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FOSSIL FUEL DIVESTMENT TAKES CENTER STAGE
Mass Retirees Supports Formal Study, Urges Caution
JUNE 10, 2015: On Tuesday, the complex issue of public pension fund divestment of fossil fuel investments took center stage at the Massachusetts State House.
At a packed to capacity hearing before the Joint Committee on Public Service, divestiture proponents laid out a case for a systematic approach to removing fossil fuel investments from public pension portfolios over a 5-year period. Proponents site both the impact of fossil fuels on climate change, as well as a concern that fossil fuel investments might be overvalued, thus creating a pending economic bubble that could suddenly burst.
Mass Retirees Legislative Director Shawn Duhamel testified early in the hearing, stating the position of our Association – which is to create a special study commission aimed at a fact-finding investigation of the issue.
“Our Association shares the concern regarding climate change and any economic condition that could negatively impact our pension systems, but we can’t operate in a vacuum. It’s important that Massachusetts gets this issue right,” testified Duhamel. “With more than 60% of pension system revenues coming from investment returns, too much is at stake here. A study commission, comprised of experts and stakeholders, will be able to establish a set of facts from which the Legislature can formulate the best policy.”
H2372, filed by Rep. Aaron Michlewitz (D-North End) would create a special commission to closely examine the issue and report back to the Legislature late this year.
Across the country an ongoing debate exists in both the public and private investment sectors over whether or not to divest of fossil fuel investments. Some argue that the best course of action is to remain invested in companies like Exxon-Mobil and use proxy-voting power to engage change from within. Others are convinced that divestment is the answer.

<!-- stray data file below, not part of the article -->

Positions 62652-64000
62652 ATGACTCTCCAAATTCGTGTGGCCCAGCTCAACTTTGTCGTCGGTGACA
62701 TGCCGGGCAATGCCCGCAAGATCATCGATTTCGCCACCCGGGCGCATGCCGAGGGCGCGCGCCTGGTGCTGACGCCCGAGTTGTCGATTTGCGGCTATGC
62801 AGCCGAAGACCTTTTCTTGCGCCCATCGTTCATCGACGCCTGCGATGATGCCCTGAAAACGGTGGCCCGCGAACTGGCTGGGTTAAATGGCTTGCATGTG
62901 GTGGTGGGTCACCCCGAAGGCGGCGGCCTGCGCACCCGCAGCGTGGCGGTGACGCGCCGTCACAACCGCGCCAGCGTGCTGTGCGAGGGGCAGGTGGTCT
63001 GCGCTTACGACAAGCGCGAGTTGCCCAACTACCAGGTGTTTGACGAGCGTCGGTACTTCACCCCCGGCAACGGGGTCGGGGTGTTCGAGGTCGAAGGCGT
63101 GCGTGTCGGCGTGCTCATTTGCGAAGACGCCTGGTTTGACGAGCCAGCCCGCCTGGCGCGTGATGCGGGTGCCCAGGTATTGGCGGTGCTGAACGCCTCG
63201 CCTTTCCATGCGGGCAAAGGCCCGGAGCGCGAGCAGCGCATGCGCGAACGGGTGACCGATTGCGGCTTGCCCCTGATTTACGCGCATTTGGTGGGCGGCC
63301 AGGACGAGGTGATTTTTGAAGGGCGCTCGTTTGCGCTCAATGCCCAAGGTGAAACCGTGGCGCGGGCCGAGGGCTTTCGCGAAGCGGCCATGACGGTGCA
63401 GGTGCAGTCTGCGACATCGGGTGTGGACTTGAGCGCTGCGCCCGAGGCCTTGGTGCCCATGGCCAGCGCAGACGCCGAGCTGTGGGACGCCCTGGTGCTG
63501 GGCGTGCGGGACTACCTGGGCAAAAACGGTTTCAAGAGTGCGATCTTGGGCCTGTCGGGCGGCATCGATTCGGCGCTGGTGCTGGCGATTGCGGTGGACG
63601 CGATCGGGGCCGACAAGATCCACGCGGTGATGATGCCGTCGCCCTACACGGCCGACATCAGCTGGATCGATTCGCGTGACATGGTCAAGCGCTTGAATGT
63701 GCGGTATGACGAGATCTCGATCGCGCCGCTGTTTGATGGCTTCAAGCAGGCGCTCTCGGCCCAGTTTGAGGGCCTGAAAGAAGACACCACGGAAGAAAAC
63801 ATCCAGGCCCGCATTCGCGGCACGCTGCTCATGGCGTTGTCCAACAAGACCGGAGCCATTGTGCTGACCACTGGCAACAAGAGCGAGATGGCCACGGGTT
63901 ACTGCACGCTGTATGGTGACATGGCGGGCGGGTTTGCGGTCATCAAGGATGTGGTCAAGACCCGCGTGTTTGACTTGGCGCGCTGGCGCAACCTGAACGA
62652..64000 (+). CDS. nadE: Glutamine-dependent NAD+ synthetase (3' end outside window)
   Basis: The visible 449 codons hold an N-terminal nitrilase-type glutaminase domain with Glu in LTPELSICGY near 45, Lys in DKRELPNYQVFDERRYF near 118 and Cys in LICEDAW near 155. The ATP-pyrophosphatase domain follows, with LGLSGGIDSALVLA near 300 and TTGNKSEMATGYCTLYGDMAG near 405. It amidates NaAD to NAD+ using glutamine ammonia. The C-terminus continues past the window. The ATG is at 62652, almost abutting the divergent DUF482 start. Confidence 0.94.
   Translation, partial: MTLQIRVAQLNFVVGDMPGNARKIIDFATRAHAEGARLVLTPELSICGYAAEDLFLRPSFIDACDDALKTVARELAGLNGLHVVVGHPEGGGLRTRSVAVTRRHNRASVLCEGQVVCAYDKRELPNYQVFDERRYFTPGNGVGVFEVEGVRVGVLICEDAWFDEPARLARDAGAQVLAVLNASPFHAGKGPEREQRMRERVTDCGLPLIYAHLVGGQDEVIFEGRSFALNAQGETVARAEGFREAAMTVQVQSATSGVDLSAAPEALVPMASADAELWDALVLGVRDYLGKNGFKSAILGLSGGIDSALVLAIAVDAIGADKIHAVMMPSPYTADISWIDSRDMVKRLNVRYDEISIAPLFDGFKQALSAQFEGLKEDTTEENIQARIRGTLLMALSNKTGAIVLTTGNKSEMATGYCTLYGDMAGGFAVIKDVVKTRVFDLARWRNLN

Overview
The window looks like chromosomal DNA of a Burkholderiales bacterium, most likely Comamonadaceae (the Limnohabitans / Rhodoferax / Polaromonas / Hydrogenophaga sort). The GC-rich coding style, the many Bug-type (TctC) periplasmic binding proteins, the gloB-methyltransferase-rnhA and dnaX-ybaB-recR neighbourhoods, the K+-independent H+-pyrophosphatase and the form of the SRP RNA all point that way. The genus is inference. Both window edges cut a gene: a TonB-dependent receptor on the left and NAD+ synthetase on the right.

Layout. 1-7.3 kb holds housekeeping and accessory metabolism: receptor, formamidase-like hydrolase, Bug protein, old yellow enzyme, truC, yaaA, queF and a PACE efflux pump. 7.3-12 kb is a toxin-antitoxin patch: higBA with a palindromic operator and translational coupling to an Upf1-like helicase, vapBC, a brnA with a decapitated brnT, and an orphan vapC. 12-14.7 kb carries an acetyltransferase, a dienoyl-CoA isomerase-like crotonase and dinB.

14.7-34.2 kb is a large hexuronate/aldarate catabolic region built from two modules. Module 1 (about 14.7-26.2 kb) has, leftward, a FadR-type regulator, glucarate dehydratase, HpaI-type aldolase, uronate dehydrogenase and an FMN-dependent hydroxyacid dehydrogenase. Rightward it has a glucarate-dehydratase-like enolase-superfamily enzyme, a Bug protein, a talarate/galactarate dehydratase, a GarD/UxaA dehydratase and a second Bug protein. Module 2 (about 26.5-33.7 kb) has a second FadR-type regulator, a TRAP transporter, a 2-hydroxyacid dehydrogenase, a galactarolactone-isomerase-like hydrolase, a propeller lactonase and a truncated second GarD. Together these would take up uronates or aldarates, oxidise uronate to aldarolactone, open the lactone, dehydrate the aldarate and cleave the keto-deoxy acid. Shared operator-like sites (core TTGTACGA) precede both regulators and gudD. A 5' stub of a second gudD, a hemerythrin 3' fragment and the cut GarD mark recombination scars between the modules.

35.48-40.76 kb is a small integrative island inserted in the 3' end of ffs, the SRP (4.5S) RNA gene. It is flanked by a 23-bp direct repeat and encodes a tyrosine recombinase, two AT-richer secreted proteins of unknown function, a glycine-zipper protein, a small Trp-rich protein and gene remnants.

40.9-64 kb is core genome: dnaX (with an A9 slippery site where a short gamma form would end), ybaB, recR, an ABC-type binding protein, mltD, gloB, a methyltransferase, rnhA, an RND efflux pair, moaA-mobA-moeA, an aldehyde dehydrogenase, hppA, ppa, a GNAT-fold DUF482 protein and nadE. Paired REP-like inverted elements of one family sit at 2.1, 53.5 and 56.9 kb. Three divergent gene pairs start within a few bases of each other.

In Massachusetts, legislation sponsored by Senator Ben Downing (D-Pittsfield) and Rep. Marjorie Decker (D-Cambridge) calls for gradual divestment from public pension funds over five years. Decker and Downing, who are close allies of our Association, have also cosponsored Michlewitz’s bill creating a study commission.
“We must urge caution anytime new policies are being proposed that could have a negative impact on our pension assets and funding schedules. As fiduciaries, our responsibility is to the members of the retirement system, for whom pension funds are a critical lifeline,” explained Duhamel, who is also a member of the Town of Plymouth Retirement Board. “At the end of the day the Commission might recommend divestment or it may not in favor of another option. This really is new territory and we have to get it right.”
Approximately 8% (roughly $5 billion) of the Commonwealth’s $62 billion Pension Reserves Investment Trust (PRIT) Fund is in fossil fuel investments. Ninety-two local and agency retirement systems invest all or some of their pension assets in PRIT.